Figure 1032

Hypertension in preeclampsia. Although the mechanism of the increased blood pressure in preeclampsia is not established, evidence suggests it may involve multiple processes. A possible scenario involves the following: decreased placental production of estrogen and progesterone, both of which have hemodynamic effects; increased circulating endothelial toxins, possibly released from a poorly perfused placenta; and increased activity of the sympathetic nervous system. These processes may then result in alterations in platelet- vascular endothelial cell function, with decrease in vasodilators such as nitric oxide and prostacyclin and increased production of vasoconstrictors such as endothelin (ET). Compensatory suppression of the renin-angiotensin system occurs, suggesting that excess angiotensin II (AII) does not play a major role in preeclamptic hypertension (HT). Finally, sodium retention owing to renal vasoconstriction may further increase blood pressure. cAMP—cyclic adenosine monophosphate; cGMP— cyclic guanosine monophosphate; 5-HT— serotonin; PThr— parathyroid hormone; S2—serotonergic receptors; Thr—thombin TX— thromboxane; TXA2— thromboxane A2. (Adapted from Luscher and Dubey [28]; with permission.)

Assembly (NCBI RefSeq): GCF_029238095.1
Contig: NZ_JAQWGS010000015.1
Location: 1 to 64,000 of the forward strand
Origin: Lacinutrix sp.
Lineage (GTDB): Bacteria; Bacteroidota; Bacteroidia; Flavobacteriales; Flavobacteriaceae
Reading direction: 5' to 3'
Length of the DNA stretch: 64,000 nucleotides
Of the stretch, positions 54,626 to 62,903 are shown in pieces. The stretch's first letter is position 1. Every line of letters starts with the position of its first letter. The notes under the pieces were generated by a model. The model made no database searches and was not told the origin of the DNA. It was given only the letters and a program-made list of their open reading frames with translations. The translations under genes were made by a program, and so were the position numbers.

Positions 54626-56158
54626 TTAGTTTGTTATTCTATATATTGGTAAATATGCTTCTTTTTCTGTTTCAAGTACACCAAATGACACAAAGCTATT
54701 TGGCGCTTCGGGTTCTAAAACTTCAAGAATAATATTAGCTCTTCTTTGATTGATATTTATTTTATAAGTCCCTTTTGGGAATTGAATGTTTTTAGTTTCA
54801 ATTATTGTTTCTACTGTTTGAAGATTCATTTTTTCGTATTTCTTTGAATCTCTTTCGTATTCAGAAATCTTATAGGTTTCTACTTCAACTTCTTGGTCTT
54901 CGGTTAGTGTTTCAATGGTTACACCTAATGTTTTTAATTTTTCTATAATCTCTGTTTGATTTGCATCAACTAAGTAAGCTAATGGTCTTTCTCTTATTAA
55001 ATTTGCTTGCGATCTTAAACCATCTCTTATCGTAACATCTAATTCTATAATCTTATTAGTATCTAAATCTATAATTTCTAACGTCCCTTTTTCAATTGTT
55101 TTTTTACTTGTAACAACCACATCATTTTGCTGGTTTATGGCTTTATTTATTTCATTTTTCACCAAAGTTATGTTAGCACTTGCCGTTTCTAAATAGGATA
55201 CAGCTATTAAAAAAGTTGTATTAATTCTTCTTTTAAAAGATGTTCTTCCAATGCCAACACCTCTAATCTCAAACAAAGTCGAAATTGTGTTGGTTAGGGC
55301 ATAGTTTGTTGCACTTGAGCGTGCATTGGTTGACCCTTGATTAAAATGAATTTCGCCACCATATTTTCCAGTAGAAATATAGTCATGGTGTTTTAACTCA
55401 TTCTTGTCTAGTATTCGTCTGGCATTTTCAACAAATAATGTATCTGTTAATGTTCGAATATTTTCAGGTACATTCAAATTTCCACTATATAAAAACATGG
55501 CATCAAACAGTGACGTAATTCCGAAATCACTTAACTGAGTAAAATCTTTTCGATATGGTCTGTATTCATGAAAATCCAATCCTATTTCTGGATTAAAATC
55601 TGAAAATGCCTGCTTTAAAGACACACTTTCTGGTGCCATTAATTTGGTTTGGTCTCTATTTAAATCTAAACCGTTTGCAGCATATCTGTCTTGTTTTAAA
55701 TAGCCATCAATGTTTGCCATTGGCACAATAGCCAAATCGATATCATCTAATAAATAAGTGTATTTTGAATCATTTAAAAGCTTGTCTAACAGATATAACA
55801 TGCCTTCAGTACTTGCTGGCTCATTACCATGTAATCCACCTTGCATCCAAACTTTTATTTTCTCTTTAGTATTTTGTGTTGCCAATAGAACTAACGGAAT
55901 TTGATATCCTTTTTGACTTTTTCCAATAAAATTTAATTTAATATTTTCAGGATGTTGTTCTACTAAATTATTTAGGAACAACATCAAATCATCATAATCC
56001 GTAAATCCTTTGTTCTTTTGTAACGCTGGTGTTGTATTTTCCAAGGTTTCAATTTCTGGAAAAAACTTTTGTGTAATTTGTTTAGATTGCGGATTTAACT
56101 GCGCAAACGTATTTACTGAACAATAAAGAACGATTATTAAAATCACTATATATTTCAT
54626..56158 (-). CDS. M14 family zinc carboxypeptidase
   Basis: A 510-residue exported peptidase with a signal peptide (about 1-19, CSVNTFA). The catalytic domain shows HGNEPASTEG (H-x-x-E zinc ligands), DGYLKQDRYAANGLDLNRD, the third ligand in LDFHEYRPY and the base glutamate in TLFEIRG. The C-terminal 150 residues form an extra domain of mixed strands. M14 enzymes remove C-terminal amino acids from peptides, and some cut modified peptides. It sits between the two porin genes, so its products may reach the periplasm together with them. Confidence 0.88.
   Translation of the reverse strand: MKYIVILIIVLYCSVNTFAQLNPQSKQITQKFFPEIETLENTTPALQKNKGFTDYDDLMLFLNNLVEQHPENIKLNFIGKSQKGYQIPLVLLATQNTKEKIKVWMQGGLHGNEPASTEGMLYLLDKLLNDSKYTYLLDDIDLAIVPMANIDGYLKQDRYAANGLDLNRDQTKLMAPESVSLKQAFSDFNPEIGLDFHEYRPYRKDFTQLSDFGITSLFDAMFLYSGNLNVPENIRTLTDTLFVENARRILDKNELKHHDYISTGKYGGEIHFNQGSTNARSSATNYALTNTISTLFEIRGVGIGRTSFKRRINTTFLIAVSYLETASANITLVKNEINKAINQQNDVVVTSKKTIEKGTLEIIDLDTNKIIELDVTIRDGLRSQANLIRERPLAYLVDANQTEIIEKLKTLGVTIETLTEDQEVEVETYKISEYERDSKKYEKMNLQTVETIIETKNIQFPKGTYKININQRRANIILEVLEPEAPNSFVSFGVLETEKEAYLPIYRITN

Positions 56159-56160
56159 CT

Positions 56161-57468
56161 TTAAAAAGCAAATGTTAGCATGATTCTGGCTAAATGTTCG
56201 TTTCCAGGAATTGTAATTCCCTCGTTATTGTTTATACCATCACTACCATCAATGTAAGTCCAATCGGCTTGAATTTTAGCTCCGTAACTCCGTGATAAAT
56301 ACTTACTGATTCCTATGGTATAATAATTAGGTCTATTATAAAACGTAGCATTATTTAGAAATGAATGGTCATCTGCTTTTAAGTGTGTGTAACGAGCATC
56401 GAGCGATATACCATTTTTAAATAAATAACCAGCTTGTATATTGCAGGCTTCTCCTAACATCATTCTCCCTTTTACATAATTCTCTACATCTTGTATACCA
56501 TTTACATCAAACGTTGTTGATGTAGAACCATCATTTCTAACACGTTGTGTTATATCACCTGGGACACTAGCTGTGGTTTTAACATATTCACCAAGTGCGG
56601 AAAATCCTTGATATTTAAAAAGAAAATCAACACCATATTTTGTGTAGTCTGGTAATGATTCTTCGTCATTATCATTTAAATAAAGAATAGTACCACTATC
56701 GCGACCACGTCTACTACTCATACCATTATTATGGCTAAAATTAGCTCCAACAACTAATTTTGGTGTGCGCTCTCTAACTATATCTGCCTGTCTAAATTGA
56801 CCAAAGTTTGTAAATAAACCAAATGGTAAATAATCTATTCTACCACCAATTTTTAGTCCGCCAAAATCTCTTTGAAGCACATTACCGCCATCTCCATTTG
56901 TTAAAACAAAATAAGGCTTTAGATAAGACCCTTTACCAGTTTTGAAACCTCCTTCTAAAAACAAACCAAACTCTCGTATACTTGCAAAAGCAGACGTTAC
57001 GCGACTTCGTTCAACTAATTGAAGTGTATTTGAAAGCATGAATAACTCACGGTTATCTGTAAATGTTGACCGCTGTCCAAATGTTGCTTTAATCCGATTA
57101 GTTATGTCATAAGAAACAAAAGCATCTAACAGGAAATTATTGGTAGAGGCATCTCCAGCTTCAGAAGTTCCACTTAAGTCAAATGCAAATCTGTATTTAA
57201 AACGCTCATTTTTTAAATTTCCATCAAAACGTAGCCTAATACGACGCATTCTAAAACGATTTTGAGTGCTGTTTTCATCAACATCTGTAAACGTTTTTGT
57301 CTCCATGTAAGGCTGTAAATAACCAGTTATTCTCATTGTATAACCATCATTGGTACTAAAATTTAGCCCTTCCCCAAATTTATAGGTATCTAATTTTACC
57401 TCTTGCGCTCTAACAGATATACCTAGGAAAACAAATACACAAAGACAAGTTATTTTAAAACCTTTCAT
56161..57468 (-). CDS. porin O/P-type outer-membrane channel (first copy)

Blood Pressure Health

Blood Pressure Health

Your heart pumps blood throughout your body using a network of tubing called arteries and capillaries which return the blood back to your heart via your veins. Blood pressure is the force of the blood pushing against the walls of your arteries as your heart beats.Learn more...

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